Min­istry backs al­low­ing mi­grant work­ers to stay longer

The China Post - - LOCAL -

Tai­wan’s Min­istry of La­bor (MOL) has voiced its sup­port for a pro­posal by law­mak­ers to in­crease the to­tal num­ber of years for­eign na­tion­als can work in Tai­wan, but only on the con­di­tion that such an ex­ten­sion will not af­fect job op­por­tu­ni­ties for lo­cal res­i­dents.

Nine­teen law­mak­ers, led by Kuom­intang Leg­is­la­tor Chi­ang Hue­ichen ( ), pro­posed an amend­ment to the Em­ploy­ment Ser­vice Act at the Leg­is­la­ture on Wed­nes­day that would al­low for­eign work­ers to work a to­tal of 15 years in Tai­wan, com­pared with the max­i­mum 12 at present. The law­mak­ers also pro­posed to get rid of a reg­u­la­tion re­quir­ing mi­grant work­ers to leave the coun­try for at least one day when their work per­mit ex­pires be­fore re-en­ter­ing the coun­try to work un­der a re­newed or new per­mit.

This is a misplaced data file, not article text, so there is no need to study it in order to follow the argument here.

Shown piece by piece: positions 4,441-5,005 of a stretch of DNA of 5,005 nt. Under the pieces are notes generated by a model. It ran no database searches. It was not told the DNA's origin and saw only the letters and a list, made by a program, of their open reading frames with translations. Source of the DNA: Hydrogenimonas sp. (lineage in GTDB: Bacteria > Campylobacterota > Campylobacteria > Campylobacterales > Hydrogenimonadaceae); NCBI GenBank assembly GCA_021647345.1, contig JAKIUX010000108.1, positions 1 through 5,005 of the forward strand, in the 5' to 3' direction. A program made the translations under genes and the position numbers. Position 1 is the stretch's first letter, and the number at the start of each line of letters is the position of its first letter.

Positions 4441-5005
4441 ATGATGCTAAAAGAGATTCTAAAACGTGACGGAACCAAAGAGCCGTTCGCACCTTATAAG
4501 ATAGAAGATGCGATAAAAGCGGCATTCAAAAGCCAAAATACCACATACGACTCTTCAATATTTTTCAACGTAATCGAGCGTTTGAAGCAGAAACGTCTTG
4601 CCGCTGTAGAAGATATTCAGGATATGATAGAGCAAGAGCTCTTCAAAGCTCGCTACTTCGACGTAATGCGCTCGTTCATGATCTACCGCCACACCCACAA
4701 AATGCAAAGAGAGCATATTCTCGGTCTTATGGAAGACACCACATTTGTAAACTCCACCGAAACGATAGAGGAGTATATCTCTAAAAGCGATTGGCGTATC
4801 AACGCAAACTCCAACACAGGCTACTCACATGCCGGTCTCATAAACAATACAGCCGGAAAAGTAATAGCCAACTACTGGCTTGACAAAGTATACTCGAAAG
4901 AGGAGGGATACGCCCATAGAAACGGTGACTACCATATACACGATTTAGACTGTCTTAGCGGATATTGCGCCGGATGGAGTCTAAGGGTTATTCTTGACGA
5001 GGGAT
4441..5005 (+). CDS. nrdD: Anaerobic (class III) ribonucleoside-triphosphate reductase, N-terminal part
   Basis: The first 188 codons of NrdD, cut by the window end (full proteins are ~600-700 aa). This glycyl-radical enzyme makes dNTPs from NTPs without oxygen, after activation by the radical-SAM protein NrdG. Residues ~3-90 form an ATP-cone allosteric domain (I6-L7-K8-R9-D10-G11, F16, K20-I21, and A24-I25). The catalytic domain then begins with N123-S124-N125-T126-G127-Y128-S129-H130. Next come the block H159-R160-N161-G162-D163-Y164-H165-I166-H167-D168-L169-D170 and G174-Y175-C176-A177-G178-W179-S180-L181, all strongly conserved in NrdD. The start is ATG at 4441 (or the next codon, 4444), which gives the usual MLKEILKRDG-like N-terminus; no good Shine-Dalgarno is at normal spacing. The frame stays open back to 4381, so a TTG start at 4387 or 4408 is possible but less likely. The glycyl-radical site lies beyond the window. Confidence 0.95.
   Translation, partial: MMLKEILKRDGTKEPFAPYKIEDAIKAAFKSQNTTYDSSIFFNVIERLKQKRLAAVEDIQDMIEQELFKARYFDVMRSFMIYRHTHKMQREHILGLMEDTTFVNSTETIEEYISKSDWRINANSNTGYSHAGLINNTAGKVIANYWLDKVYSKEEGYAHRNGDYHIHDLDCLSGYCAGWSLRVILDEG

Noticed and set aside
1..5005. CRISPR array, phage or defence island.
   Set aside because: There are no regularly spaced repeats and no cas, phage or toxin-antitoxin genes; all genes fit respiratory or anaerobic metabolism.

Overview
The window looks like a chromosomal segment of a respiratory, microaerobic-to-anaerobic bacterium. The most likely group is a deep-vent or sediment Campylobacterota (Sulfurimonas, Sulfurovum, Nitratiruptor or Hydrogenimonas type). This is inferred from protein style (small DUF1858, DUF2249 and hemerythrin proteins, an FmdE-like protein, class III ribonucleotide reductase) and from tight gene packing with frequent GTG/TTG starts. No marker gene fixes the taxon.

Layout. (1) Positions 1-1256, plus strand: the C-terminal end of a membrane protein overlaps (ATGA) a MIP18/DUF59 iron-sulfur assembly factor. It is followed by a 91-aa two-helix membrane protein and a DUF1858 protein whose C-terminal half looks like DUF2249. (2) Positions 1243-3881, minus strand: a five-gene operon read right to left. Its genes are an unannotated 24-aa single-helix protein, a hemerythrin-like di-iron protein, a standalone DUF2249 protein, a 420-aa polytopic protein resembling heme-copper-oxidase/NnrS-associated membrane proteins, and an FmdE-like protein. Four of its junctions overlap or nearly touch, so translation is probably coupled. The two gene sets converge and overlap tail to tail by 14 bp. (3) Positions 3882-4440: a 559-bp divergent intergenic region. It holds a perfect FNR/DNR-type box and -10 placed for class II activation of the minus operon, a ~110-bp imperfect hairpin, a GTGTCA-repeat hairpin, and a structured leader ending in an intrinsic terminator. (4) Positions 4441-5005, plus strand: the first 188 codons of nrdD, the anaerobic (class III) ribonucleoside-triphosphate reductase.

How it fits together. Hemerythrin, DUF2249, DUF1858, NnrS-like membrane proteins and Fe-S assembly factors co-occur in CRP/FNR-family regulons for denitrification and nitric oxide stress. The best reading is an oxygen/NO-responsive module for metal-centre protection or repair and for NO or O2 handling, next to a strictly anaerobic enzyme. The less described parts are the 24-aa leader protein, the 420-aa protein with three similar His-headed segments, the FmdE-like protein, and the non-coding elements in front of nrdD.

La­bor Min­is­ter Chen Hsi­ung­wen ( ) said he sup­ported the amend­ment, which he thinks will so­lid­ify the re­la­tion­ship be­tween em­ploy­ees and em­ploy­ers, save train­ing costs and keep tal­ented for­eign work­ers in Tai­wan.

Ex­tend­ing the length of time mi­grants can work in Tai­wan, he said, will help em­ploy­ers re­tain peo­ple who meet their needs.

“Such a move will not in­crease the num­ber of for­eign work­ers in Tai­wan, but it will help the coun­try’s eco­nomic devel­op­ment and so­cial sta­bil­ity,” Chen said.

The La­bor Min­is­ter was less sup­port­ive of the pro­posal to get rid of the re-en­try re­quire­ment, say­ing it had to be dis­cussed fur­ther.

Hong Kong and South Korea do not set a ceil­ing on the ag­gre­gate num­ber of years for­eign na­tion­als can work in their ter­ri­to­ries.

Sin­ga­pore lim­its ba­sic work­ers to six-year stays but those with ba­sic tech­ni­cal skills can work in the city state for up to 18 years, and no ceil- ing for to­tal work du­ra­tion ex­ists for do­mes­tic helpers, ac­cord­ing the La­bor Min­istry.

Min­istry statis­tics show that as of Feb. 28, there were 513,570 legally em­ployed for­eign work­ers in Tai­wan and 44,204 for­eign work­ers whose where­abouts were un­known.

The largest con­tin­gent of for­eign work­ers in Tai­wan comes from In­done­sia, with 230,000 peo­ple work­ing in the coun­try, ac­cord­ing to the fig­ures.

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